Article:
Question about 2002 Giant OCR 2

Discussion in 'Bike buying advice' started by mfs5014, Feb 28, 2012.

  1. mfs5014

    mfs5014 New Member

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    Hi All, looking for some help real quick. I am new to road biking and have signed up for a tri and need a bike (I also wanted one before that as well) but wasnt looking to spend too much. 2002 Giant OCR 2, size L All Shimano Tiagra stock components, Mavic wheels & good Michelins I also have Wellgo clip-less pedals and Pearl iZUMi cycling shoes (Mens 13, but fits more like a 12) Pictures show it looks to be in good condition. Owner is asking 350 for the package. Assuming the L fits (I am 6' 1/2" tall) is this a good bike for my situation and a fair price. Is 300 a fair offer? Thanks,
     
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  2. oldbobcat

    oldbobcat Well-Known Member

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    350 what? Euros, pesos? If you're talking about US dollars, 350 is steep for a 10-year-old bike that probably cost $900 when new, that will look a little dated next to a 2011 Tiagra bike that you can probably get for $950.

    A large OCR does sound right for your height, though. Giant wasn't making the Medium-large in '02.

    These days I don't recommend buying used bikes for newbies without having a shop evaluate it and write up a repair estimate. The balky shifter that the seller says just needs a little adjustment could be a kinked cable or a bent hanger (cheap fix), or a shifter about to give up the ghost (expensive). And while there may be nothing major wrong with the bike, those cheap fixes add up when it comes to getting the bike to a condition that makes you want to rely on it and ride it every day.
     
  3. mfs5014

    mfs5014 New Member

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    Thanks, yea 10 years does seem old. Do you believe I should go to a local bike shop? I doubt I can get anything in that price range there, even used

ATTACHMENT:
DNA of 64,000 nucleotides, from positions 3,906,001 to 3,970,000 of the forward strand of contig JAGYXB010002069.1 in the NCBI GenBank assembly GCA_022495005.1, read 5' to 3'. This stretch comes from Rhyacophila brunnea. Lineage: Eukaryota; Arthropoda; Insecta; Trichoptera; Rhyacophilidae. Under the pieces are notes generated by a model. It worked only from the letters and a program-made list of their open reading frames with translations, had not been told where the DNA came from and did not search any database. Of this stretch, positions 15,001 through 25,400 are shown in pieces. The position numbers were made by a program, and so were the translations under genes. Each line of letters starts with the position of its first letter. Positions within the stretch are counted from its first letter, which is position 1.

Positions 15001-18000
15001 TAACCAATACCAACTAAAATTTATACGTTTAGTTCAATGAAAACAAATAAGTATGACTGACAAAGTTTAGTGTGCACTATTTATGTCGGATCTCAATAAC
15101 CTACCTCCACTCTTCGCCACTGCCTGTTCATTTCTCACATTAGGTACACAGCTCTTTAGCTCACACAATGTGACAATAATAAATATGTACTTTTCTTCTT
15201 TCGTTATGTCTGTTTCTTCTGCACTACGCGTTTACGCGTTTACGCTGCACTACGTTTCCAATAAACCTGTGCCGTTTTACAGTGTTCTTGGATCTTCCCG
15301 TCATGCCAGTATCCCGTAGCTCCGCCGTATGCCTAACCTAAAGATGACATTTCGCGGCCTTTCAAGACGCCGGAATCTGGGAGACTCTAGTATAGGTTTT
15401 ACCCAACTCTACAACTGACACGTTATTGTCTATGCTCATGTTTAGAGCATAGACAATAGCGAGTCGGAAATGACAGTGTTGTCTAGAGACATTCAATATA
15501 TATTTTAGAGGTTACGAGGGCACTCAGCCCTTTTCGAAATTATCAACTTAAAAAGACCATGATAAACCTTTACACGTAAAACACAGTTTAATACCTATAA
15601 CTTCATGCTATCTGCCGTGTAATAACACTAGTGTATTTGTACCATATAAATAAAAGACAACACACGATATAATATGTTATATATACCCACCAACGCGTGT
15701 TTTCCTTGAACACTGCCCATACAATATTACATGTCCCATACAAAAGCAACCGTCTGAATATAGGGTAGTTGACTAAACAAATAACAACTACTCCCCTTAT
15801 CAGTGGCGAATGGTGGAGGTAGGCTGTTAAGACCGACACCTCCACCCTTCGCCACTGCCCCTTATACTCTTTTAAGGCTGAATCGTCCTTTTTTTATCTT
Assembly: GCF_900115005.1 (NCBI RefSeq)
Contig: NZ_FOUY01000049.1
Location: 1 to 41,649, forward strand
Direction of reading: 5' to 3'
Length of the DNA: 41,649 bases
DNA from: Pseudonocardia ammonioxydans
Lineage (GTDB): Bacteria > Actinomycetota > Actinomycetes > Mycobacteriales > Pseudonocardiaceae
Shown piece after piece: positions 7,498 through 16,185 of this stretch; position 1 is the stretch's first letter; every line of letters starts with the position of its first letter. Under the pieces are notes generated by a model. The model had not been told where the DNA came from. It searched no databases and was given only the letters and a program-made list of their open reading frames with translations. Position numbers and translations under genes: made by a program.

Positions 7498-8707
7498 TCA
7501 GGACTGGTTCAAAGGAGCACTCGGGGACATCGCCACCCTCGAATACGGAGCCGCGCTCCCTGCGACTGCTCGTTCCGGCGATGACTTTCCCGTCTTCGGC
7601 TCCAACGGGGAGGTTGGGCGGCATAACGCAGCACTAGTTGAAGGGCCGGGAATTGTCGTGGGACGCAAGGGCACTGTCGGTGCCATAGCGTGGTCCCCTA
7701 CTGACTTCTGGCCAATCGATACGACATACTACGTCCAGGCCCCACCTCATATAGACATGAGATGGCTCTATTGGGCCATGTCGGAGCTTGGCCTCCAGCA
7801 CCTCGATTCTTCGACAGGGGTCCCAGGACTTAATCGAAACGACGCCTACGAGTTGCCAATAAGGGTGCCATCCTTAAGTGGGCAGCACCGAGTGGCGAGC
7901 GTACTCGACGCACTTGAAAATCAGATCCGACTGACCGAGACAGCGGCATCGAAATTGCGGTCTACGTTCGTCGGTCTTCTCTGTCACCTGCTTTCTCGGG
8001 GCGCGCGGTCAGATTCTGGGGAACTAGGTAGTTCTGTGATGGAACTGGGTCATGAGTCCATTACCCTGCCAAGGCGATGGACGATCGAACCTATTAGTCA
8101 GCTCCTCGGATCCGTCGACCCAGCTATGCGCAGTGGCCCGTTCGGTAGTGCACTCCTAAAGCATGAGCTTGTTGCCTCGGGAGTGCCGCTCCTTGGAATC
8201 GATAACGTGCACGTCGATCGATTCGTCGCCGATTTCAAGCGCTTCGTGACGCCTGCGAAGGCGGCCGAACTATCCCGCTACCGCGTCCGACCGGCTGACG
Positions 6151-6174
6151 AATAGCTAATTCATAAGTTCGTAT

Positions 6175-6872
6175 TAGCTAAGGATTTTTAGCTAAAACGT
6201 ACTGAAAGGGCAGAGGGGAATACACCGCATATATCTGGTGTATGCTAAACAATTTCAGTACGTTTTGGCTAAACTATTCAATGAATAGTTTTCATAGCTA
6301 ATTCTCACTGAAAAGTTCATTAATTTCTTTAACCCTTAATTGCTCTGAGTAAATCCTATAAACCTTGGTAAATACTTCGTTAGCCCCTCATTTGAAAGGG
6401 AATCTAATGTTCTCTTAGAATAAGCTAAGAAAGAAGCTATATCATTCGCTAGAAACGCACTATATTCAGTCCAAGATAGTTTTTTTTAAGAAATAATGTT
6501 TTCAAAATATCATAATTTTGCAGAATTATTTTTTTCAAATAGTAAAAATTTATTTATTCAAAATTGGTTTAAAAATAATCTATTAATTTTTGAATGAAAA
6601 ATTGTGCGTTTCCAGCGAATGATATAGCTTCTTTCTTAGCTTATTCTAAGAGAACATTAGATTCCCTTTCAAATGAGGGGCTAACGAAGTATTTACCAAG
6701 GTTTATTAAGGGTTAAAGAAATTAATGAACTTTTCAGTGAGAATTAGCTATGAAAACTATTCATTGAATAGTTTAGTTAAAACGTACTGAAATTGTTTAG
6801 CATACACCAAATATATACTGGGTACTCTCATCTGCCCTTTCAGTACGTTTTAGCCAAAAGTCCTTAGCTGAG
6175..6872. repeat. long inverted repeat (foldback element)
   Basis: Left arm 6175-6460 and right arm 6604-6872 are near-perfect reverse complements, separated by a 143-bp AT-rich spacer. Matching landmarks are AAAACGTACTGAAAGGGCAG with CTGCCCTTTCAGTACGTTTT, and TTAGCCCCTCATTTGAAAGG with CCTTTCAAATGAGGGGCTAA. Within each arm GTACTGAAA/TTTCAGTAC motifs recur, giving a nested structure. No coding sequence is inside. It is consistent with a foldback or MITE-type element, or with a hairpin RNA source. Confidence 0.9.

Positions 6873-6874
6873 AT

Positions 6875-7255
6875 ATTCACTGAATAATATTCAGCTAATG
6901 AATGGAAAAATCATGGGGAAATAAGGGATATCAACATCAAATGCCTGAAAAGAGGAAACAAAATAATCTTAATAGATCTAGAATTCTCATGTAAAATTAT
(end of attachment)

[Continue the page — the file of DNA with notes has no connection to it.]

4. mfs5014

    mfs5014 New Member

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    And yes we are talking US dollars
     
  5. 64Paramount

    64Paramount Active Member

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    At the very least you should take that 2002 Giant you're looking at to a bike shop and get them to do an estimate of needed repairs and needed replacements, as Oldbobcat said.

    Based on the bike shop's estimate you could then negotiate a reasonable price for that bike, or decide you need to keep looking.

    If the bike seller won't agree to letting the bike shop assess the condition of the bike and do a price estimate on the the repairs...then you should start looking for other bikes....
     
  6. oldbobcat

    oldbobcat Well-Known Member

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    Decent new bikes at shops start around $850, on sale. With a budget less than $400, you're committed to buying used. BikesDirect.com has some tempting offerings in this range, but professional assembly will add at least $60 to your costs, and some of the components look dodgy. For example, Microshift 8-speed control levers are pretty much useless.

    This Giant might be the right bike for you. We're just saying do your homework and don't pay more than it's worth. If the bike checks out perfectly--new rubber, straight wheels, new cables, new chain and cassette, fresh handlebar tape, no rattles or squeaks, crisp braking and shifting into all the gears, and the bike is clean--not showroom clean but clean like it has been well cared for, and then given some extra spit and polish for the sale--then I might pay $350 for it. That would be for a mechanically perfect and cosmetically very nice 10-year-old bike. A basic tune-up with no new parts usually costs around $60. Add $30 for a drivetrain cleaning, and we still haven't replaced any parts yet, and you're talking about real money.

    Proceed with caution and be aware of the costs.
     
  7. alienator

    alienator Well-Known Member

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    But the OP is much better off buying used than buying any of the crap bikes in your link.
     
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